At-Risk Devil's Canyon Near Superior is Subject of Short Film by Photographer Elias Butler; Area Could be Destroyed in Mining Plan

Keep New Times Free
I Support
  • Local
  • Community
  • Journalism
  • logo

Support the independent voice of Phoenix and help keep the future of New Times free.

A short film by a Flagstaff photographer argues against the possible destruction of the Devil's Canyon wilderness while highlighting the area's rich scenery and wildlife.

The wilderness area, including the popular Oak Flat Campground just east of Superior, is the target of a long-planned mining proposal to tap an estimated $60 billion in copper deposits. The plan remains on hold, with a bill in Congress floating around that would swap the land -- which was supposed to have been protected forever by a 1955 decree by President Eisenhower -- for land somewhere else in the state.

Photographer Elias Butler calls his 11:24 film, uploaded to YouTube late last month, "A Not-So-Simple Exchange: Why Arizona's Oak Flat Deserves Continued Protection From Copper Mining." See also: - Camelback Mountain Parking Options Considered by Phoenix Include No Parking Lot at Echo Canyon Trailhead - Echo Canyon Trail and Trailhead at Camelback Mountain to Close January 28 for Renovations

The film is well put-together and powerful as a piece of propaganda in opposition to the mining plan. We won't vouch for all of the facts in it, though, including the idea that the entire area will be destroyed if the mining plan takes place. (We've read articles in the past that liken the potential destruction to that of an asteroid strike, but have also read rebuttals by mining supporters who claim the surface land won't be damaged.)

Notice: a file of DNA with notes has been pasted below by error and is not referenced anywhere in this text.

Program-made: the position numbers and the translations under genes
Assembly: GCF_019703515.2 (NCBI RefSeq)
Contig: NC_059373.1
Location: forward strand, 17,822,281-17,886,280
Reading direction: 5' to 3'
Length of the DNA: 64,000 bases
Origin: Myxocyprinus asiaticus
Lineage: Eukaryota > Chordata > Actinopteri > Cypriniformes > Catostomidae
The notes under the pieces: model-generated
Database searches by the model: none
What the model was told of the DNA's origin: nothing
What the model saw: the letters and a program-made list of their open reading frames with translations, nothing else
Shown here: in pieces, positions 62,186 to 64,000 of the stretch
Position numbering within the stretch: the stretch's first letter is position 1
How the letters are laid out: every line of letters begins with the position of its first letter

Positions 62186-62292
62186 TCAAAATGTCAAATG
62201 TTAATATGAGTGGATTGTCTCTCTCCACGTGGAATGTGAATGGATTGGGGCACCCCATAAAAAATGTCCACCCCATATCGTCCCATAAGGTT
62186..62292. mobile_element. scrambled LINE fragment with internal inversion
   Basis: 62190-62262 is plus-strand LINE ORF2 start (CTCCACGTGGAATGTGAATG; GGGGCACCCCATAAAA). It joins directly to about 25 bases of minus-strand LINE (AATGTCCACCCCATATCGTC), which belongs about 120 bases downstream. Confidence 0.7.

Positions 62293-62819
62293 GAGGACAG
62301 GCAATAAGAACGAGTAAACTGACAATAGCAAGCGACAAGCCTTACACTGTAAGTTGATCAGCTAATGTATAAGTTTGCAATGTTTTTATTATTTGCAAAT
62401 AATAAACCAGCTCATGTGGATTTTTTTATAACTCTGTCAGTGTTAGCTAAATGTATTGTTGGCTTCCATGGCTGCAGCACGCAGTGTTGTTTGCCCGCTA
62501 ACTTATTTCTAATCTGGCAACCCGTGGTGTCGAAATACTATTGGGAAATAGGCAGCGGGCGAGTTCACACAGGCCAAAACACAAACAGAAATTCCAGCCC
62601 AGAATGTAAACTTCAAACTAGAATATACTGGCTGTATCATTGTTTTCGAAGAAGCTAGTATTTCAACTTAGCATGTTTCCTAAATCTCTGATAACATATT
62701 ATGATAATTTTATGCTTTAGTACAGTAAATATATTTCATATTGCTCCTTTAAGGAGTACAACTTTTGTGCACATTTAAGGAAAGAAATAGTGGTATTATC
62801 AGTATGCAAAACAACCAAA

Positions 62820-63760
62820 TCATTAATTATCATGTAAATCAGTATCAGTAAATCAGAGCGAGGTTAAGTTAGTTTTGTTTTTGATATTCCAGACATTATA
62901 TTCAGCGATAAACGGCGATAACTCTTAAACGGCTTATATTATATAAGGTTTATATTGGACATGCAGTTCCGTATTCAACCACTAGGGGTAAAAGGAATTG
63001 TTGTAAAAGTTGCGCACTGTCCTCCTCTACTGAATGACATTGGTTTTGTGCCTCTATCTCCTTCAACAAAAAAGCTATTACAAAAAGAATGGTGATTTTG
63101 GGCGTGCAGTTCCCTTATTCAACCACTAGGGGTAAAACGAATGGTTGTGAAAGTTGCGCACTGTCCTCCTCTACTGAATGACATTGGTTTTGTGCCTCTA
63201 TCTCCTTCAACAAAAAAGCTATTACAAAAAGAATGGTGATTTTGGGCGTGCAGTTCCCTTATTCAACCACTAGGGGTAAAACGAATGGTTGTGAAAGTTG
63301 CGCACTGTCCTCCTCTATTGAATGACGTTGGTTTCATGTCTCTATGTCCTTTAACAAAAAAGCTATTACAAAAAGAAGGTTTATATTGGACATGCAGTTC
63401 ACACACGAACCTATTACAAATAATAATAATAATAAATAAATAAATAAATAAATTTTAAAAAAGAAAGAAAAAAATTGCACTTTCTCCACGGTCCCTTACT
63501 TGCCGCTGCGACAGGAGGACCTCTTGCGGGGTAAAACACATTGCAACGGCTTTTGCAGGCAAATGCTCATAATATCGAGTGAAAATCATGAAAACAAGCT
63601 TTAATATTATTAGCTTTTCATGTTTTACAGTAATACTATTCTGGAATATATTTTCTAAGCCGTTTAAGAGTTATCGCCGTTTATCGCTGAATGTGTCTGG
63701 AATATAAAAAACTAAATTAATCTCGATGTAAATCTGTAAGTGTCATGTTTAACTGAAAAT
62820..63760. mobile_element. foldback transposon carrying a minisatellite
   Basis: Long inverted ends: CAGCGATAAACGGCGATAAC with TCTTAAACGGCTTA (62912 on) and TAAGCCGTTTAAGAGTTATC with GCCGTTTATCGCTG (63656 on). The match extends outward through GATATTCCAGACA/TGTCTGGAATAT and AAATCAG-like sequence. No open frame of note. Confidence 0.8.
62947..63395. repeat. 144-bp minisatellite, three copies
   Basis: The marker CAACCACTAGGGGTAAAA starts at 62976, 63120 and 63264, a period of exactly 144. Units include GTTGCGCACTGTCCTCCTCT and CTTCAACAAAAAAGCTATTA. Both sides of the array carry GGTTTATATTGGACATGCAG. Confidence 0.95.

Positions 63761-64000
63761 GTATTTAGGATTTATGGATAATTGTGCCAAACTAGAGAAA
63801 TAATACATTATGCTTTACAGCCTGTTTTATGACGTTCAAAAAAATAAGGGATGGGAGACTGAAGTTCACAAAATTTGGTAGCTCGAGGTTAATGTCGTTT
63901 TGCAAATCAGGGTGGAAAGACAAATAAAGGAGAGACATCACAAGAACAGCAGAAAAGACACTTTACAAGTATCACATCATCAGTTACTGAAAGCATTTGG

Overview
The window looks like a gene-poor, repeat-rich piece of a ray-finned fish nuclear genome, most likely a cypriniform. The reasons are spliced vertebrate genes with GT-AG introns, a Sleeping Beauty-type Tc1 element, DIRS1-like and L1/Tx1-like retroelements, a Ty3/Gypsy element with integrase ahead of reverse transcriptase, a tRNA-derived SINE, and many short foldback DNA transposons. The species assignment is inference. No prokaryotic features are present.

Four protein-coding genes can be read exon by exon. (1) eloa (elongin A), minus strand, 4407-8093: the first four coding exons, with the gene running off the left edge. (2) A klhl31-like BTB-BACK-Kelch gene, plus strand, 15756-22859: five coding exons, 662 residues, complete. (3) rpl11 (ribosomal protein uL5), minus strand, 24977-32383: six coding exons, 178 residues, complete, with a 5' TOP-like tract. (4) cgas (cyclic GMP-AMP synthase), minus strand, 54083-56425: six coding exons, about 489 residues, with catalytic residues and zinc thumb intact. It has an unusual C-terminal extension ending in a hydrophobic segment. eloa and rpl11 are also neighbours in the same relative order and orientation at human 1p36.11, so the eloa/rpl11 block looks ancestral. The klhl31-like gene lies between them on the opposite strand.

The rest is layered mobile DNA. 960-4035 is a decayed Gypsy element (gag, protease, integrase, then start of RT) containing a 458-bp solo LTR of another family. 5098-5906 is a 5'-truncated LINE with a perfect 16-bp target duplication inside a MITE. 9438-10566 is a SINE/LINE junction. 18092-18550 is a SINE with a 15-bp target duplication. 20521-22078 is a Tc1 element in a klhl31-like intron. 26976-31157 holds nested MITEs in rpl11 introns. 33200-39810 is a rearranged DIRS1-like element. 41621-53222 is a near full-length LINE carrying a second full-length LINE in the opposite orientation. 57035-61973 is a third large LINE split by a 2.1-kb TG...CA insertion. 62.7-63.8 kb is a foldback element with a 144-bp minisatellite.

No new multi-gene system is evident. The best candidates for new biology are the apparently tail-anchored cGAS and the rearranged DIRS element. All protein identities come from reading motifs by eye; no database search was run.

In any case, if you want to spend a few minutes looking at coatimundi babies, awesome rock hoodoos and running streams, all set to the idea that this all would be gone if the mining work ever begins, check it out:

Follow Jackalope Ranch on Facebook, Twitter and Pinterest.

Keep Phoenix New Times Free... Since we started Phoenix New Times, it has been defined as the free, independent voice of Phoenix, and we would like to keep it that way. Offering our readers free access to incisive coverage of local news, food and culture. Producing stories on everything from political scandals to the hottest new bands, with gutsy reporting, stylish writing, and staffers who've won everything from the Society of Professional Journalists' Sigma Delta Chi feature-writing award to the Casey Medal for Meritorious Journalism. But with local journalism's existence under siege and advertising revenue setbacks having a larger impact, it is important now more than ever for us to rally support behind funding our local journalism. You can help by participating in our "I Support" membership program, allowing us to keep covering Phoenix with no paywalls.

We use cookies to collect and analyze information on site performance and usage, and to enhance and customize content and advertisements. By clicking 'X' or continuing to use the site, you agree to allow cookies to be placed. To find out more, visit our cookies policy and our privacy policy.


Join the New Times community and help support independent local journalism in Phoenix.


Join the New Times community and help support independent local journalism in Phoenix.